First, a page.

Review: ‘Seven Pounds’

To say that Will Smith’s latest film has him playing yet another character of conviction would be an understatement. Another way would be “Don’t try this at home, kids.”

Ben Thomas (Will Smith) has a plan. He is seeking individuals that fit a certain criteria, people who need help but are either unable to find it or ask for it, kind souls who deserve a second chance in their lives. Ignoring calls from his concerned brother (Michael Ealy) and making shadowy pacts with reluctant friends (Barry Pepper), only Emily (Rosario Dawson) seems to have any success of breaking through the walls Ben has surrounded himself with. Riddled with guilt and haunted by a former life, does Ben dare to jeopardize his conviction by letting his guard down even for a moment?

The rule of drama is that there is no solution, only dealing with the reality of “what is.” Stories like Seven Pounds test that theory because it there is the potential for change; the “no solution” clause isn’t an incurable disease or a natural disaster, it’s an individual who holds themselves to their own conviction. So, not only does the character have to deal with what is, it is a circumstance of their own making in addition to dealing with the reasons for making them (get all that?) Without giving too much away, Will Smith is convincing on both levels, and the toll of self-imposed guilt and responsibility is a tangible thing.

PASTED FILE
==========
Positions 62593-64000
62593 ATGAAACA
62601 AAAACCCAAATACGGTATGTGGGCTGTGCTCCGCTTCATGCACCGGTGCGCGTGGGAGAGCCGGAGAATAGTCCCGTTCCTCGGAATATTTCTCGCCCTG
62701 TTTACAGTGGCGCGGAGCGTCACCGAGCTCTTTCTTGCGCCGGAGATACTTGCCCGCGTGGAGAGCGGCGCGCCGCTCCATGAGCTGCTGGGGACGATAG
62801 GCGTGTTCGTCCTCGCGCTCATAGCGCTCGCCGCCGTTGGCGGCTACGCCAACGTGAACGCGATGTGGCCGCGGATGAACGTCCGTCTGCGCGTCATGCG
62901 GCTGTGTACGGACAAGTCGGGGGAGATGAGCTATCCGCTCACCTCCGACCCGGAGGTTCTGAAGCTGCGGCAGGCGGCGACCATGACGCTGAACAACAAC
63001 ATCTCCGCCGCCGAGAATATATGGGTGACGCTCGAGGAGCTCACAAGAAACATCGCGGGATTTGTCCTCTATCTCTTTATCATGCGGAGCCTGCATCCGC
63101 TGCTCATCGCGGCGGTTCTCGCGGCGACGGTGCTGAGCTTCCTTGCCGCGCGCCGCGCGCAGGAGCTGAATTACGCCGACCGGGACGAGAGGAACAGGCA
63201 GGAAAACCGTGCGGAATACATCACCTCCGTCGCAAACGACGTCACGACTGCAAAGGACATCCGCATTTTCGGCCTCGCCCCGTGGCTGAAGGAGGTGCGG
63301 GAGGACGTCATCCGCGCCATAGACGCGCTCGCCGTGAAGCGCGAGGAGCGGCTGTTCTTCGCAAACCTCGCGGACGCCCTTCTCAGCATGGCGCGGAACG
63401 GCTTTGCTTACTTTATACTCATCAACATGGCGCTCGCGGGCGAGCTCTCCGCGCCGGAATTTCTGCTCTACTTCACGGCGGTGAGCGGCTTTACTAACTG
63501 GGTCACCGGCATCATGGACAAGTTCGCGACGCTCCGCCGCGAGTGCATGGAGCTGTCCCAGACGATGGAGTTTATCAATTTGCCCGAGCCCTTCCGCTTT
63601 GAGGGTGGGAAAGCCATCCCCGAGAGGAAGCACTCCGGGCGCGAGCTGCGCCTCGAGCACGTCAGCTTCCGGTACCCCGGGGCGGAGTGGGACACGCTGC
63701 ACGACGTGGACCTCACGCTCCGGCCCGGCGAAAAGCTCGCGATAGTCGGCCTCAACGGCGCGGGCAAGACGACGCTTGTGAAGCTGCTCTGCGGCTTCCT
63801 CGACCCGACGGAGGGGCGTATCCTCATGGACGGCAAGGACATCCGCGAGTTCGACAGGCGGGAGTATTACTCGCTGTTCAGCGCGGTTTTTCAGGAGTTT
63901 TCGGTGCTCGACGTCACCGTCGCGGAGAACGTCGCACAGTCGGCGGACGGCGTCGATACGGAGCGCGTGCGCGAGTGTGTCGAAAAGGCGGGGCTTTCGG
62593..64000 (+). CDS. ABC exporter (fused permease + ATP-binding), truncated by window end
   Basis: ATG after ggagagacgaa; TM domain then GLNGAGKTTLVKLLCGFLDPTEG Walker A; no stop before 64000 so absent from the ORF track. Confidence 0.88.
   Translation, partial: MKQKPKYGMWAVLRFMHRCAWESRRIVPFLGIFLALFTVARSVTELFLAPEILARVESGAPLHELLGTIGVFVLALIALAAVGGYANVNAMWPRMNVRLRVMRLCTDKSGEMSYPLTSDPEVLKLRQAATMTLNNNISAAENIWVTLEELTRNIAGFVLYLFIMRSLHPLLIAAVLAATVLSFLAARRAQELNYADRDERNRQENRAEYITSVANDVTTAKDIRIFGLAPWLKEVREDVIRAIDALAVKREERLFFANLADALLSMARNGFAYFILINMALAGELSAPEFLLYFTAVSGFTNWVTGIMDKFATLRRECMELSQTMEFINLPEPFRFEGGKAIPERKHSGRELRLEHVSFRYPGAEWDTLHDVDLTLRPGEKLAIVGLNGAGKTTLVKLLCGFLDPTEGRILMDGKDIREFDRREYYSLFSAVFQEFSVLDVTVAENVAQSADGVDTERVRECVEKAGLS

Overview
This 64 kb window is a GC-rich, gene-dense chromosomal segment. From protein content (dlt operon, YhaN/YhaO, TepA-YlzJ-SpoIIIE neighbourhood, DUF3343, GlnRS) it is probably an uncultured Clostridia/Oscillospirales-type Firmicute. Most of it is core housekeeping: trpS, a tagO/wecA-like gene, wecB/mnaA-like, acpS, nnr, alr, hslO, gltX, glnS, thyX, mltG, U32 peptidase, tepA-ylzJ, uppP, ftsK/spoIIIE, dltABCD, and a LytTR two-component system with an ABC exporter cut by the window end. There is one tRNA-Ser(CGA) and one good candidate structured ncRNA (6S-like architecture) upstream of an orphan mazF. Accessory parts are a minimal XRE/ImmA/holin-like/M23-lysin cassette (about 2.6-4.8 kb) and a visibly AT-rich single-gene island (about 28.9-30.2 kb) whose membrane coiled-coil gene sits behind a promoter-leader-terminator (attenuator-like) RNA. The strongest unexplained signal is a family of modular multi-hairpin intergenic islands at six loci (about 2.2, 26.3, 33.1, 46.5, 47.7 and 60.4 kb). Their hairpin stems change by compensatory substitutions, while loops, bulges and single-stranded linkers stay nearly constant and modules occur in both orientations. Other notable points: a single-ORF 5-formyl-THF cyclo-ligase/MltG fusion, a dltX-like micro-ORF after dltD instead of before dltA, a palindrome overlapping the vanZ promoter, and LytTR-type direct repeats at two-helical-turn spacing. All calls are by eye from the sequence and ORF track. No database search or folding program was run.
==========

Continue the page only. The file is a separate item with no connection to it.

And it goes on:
Of course, it would be useless to have “superstar” Will Smith heading up a cast if there weren’t a few moments of comic relief (and this story needs a few), but most of those go to Rosario Dawson trying in vain to charm Smith’s character. It’s hard to tell if the chemistry really exists or not, because Dawson could convince you she’s in love with a wooden post and Smith exudes charm even when he’s snoring. But here’s a secret: this is a bigger part of the plot than the advertising lets on, and it’s a good thing to have it here since the rest is more than a little bit depressing.

The mystery and intrigue built up in the previews is all in the film, and while the premise may seem a bit far fetched, it doesn’t take a huge leap of imagination to piece what’s happening together. Others are involved in “the plan” as well (like Woody Harrelson’s character), but most of that is secondary to the current phase specific to the running time of the film. More important is the why, and even those notions are challenged every time Rosario Dawson smiles. There seems to be lot of backlash about this film stretching credibility or being too melodramatic, but it’s no more of a stretch than a man who ages backwards or a billionaire dressed like a giant bat. Just be warned: it’s going for the heartstrings, folks.

(a three skull recommendation out of four)

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